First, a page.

• Conflicts • Two people edit the same part of the same file  Includes both adding a new method to the end of a class • Subversion will notify you of the conflict and provide:  Your most recent version  The version from the repository  Its best guess at a merge with some notation for where the overlaps are 18
    • Conflict Example $greeting = 'hello world'; echo $greeting; $greeting = 'hey people'; $greeting = 'hi universe'; echo $greeting; echo $greeting; $greeting = 'hey people'; echo $greeting; 19
    • Conflict Example greeting.php greeting.php.r365 <<<<<<< .mine $greeting = 'hello world'; $greeting = 'hi universe'; echo $greeting; ======= $greeting = 'hey people'; >>>>>>> .r366 echo $greeting; greeting.php.mine greeting.php.r366 $greeting = 'hi universe'; $greeting = 'hey people'; echo $greeting; echo $greeting; • Correct greeting.php and then let Subversion know you have resolved the conflict 20
    • Branching 21
    • Branching Example trunk version 1.1 Development done, merge in changes version 1.2 development branch bug fix Delete extra branch bug fix backport 22
    • Tagging Versions • Source control tools allow you to label releases, called “tags” • Subversion has one revision number for a whole repository, incrementing on every commit • CVS has one revision number per file • In either case its nice to have “client preview” or “release 4.11” as human readable markers 23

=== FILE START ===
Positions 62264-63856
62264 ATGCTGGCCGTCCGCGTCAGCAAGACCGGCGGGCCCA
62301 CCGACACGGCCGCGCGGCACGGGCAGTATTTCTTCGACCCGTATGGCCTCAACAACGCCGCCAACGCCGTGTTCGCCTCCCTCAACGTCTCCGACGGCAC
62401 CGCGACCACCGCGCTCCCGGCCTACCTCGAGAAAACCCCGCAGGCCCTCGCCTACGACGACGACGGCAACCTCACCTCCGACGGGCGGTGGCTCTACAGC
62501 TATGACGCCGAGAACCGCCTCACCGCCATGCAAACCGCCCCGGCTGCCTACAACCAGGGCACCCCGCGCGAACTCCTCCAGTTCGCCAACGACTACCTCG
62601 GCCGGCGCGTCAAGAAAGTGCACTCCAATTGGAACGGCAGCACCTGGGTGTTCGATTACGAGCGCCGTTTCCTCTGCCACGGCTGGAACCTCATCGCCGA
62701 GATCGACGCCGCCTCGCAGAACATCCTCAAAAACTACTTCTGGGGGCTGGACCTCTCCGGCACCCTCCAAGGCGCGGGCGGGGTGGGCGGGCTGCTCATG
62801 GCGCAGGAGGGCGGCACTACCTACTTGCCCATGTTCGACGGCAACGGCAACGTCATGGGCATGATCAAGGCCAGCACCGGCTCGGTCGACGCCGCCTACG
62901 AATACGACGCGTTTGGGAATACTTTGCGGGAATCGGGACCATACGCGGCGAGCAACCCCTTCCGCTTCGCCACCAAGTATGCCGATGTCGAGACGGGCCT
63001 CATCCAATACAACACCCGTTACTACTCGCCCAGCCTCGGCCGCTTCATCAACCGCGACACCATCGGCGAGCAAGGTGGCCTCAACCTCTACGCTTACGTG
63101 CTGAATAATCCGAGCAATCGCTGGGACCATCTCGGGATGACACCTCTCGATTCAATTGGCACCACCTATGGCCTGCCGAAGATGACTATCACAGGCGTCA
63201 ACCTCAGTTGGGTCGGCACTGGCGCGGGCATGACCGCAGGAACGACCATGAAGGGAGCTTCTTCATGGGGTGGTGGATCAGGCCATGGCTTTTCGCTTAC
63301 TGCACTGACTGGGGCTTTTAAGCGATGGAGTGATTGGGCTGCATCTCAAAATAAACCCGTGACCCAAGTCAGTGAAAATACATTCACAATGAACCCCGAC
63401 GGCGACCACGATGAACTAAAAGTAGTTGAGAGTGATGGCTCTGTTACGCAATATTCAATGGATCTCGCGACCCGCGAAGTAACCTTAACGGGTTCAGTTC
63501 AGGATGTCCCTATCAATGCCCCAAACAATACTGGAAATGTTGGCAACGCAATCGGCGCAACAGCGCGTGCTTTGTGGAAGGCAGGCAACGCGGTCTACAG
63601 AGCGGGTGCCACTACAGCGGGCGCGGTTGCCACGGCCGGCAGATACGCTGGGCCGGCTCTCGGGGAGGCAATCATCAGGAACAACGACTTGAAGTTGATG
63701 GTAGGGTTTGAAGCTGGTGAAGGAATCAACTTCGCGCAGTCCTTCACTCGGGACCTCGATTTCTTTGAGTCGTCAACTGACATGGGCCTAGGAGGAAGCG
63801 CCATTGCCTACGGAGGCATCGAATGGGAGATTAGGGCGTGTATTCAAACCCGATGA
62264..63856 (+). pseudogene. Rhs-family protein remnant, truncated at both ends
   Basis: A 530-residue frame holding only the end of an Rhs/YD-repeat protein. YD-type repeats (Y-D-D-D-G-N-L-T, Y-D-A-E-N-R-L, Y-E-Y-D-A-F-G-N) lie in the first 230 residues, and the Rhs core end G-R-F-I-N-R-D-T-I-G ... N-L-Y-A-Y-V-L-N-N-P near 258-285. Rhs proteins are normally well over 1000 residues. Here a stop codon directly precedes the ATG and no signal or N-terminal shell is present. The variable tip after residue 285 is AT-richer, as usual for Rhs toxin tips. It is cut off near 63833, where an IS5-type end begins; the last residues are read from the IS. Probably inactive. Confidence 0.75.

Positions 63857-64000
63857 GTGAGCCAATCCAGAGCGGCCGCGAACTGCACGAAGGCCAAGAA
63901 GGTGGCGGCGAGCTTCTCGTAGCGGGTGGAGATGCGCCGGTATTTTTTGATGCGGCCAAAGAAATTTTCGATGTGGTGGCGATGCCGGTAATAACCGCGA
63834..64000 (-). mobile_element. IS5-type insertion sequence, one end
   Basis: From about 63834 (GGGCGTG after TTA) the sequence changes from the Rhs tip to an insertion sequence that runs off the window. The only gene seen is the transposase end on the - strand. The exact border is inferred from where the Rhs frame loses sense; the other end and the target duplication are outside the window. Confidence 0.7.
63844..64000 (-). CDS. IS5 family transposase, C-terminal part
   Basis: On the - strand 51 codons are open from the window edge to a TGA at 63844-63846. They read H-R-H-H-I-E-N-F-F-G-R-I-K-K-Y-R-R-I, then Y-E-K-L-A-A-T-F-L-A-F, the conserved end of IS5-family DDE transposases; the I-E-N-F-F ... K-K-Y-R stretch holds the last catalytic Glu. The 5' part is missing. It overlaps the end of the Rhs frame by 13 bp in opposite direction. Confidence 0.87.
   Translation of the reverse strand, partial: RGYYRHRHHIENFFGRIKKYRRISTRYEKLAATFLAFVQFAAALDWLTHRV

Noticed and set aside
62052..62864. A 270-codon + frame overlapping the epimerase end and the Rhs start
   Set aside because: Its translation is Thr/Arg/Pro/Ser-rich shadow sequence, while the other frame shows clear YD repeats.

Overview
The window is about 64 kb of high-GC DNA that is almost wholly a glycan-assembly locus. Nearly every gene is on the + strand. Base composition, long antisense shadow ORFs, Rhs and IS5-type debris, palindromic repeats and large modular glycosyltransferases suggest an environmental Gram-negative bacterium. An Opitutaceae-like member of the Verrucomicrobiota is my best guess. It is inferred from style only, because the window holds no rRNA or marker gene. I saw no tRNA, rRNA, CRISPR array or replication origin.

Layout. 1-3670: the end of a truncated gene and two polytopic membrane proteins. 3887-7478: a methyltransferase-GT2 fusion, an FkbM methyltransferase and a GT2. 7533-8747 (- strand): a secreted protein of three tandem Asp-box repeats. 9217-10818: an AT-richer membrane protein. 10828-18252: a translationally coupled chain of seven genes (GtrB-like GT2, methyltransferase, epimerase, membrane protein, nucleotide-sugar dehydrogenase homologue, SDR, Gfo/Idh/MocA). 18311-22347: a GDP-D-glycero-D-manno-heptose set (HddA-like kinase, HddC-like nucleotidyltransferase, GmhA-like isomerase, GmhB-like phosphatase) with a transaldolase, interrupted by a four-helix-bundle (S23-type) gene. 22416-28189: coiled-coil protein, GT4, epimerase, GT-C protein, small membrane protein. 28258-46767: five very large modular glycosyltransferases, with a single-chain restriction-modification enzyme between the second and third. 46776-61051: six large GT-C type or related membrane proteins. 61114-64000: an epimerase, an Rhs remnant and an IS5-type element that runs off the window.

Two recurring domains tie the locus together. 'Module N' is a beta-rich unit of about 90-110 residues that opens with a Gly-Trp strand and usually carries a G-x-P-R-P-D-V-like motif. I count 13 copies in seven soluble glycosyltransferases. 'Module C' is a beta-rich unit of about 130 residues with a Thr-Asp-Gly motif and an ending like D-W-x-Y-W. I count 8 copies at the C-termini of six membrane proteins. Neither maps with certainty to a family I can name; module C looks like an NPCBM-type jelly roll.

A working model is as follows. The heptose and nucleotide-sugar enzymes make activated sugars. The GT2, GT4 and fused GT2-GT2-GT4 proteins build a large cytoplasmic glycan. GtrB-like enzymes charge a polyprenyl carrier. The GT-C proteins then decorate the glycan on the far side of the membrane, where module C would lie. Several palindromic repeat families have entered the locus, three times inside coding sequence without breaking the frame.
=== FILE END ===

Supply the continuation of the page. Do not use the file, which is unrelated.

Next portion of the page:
• Repository Structure • Repository layout choices • Deployment point choices • Affected by process • Dependent on product type 24
    • Cyclic Releases • Periodic release cycle • Need to maintain existing version • Start developing new version • May need to fix bugs in both versions • Use branching 25
    • Continuous Releases • Changes to branch • Branch merged to trunk • Can patch changes from branch to trunk for bug fixes • Deployment from trunk 26
    • Branch Deployment trunk version 1.1 development branch version 1.2 testing deployment! 27
    • Live Branch • Changes to branch • Branch merged to trunk • Testing performed on trunk • Changes then patched to live branch • Deployment from live branch 28
    • Live Branch Deployment trunk live branch development branch testing deployment! approved changes 29
    • Database Versioning • Copying exported versions around  Risk losing live data • Make structure changes to all platforms  Put objects in scripts • Simple patching strategy  No direct database operations  Numbered patch files in subversion  Include patches in script  Give database awareness of current patch level  Keep an installation script updated with all changes 30
    • Database Rollback • Write patch file • Also write undo file -- release.2.0.sql create table friends( user_id int not null friend_user_id int not null created_date timestamp default current_timestamp not null ); -- release.2.0.undo.sql drop table friends; 31
    • DbMorph • Tool developed by Maggie Nelson • DbMorph, very early version http://sourceforge.net/ projects/dbmorph • Also see Maggie's homepage http://objectivelyoriented.com • Slides from her talk at php|tek “Keeping Your Database and PHP in Sync” 32
    • Other Tools • Phing http://phing.info  Project build system based on Apache Ant  XML configuration  Integration with SVN  Available through PEAR • Phar http://pecl.php.net/package/phar  Package management for PHP  Like JAR for Java  Self-extracting option  PECL module 33
    • SVN and Deployment • Deployment process • Deployment mechanism • Subversion • Other tools 34
    • Questions? Lorna Mitchell - lorna@ibuildings.com Ibuildings